Celebrity news for the week May 31

By Chris Nashawaty
Updated May 31, 1996 at 04:00 AM EDT

LawsuitsMel Gibson may have named his Australian cattle dog Maverick, but at least one person thinks he should’ve used the title of another one of his films — Lethal Weapon. A woman named Terry Adamson filed a complaint for personal injuries and damages against the actor on May 17, claiming that Gibson’s unleashed pooch attacked her outside the star’s Malibu home in May ’95. Gibson had no comment on the biting issue.

Exits After a decade as the toothsome cohost of Entertainment Tonight, John Tesh, 43, announced on May 14 that he’s leaving the show to pursue his music career full-time. Tesh will be replaced by ET correspondent and weekend host Bob Goen.

Recovering ”Happy Trails” cowgirl Dale Evans, 83, from a stroke on May 12. Evans — who starred in 35 movies with husband Roy Rogers, 84 — is undergoing physical therapy at the Loma Linda (Calif.) University Medical Center. ”She’s doing very well,” says Roy Rogers Jr. ”She should have a complete recovery.”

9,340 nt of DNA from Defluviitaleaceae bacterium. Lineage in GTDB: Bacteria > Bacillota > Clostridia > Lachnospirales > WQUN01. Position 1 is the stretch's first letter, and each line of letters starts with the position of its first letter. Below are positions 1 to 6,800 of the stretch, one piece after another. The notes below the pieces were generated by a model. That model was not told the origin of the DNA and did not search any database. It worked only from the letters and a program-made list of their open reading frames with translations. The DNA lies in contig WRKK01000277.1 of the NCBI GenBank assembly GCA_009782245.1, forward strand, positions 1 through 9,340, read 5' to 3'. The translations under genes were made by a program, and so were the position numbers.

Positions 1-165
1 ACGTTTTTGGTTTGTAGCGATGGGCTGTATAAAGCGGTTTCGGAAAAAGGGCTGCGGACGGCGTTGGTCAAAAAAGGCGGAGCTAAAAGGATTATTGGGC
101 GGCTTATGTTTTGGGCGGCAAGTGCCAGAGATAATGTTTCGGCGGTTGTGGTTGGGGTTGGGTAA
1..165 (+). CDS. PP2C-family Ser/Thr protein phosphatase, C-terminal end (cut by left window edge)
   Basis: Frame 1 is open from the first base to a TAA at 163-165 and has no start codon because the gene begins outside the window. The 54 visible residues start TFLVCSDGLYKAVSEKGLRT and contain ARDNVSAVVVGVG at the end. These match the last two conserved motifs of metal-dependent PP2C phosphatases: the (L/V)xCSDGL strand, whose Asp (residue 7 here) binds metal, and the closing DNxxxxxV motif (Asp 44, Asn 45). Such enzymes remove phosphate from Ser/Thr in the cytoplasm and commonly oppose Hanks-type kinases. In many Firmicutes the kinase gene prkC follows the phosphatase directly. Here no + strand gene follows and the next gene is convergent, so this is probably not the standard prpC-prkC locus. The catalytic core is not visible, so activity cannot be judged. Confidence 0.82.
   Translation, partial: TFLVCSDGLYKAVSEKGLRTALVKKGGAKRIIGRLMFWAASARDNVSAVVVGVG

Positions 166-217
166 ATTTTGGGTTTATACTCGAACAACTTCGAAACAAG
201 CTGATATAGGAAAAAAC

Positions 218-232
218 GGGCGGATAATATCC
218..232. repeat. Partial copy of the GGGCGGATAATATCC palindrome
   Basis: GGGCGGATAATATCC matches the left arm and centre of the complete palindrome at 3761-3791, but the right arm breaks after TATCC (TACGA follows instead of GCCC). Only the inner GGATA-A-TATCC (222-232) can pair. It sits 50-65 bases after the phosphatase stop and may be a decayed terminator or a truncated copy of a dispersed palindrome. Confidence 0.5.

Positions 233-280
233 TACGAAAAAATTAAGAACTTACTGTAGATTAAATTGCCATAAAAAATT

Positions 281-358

Deaths General Hospital star John Beradino, 79, of cancer, May 19, in L.A. As the fatherly Dr. Steve Hardy, Beradino was a mainstay of the long-running soap, having appeared regularly from the first episode in 1963 until his departure last month. ”He was General Hospital,” says Rachel Ames, who played Beradino’s on-screen wife, Audrey, for more than 30 years….

Pioneering TV sports director Chet Forte, 60, of a heart attack, May 18, at his home in San Diego County. In 1970 Forte was a key player in the launch of ABC’s Monday Night Football, and over the next 17 years he helped turn the telecast into a ratings gold mine. In his 25 years at ABC, he earned 11 Emmys. But Forte also came to know the agony of defeat: In 1990, conceding he had a gambling problem, he pleaded guilty to tax evasion, as well as mail and wire fraud. He later established a second career as a radio host on San Diego’s all-sports station, XTRA-AM….

Bluesman Johnny ”Guitar” Watson, 61, of a heart attack, May 17, in Yokohama, Japan. Watson, revered by axmen from Jimi Hendrix to Eric Clapton, collapsed at a blues bar just as his set began. Watson’s 1993 album, Bow Wow, was nominated for a Grammy. ”He was a master of simplicity,” says Al Bell, president of Bellmark Records, Watson’s label. ”He just poured his emotion and soul into his music.”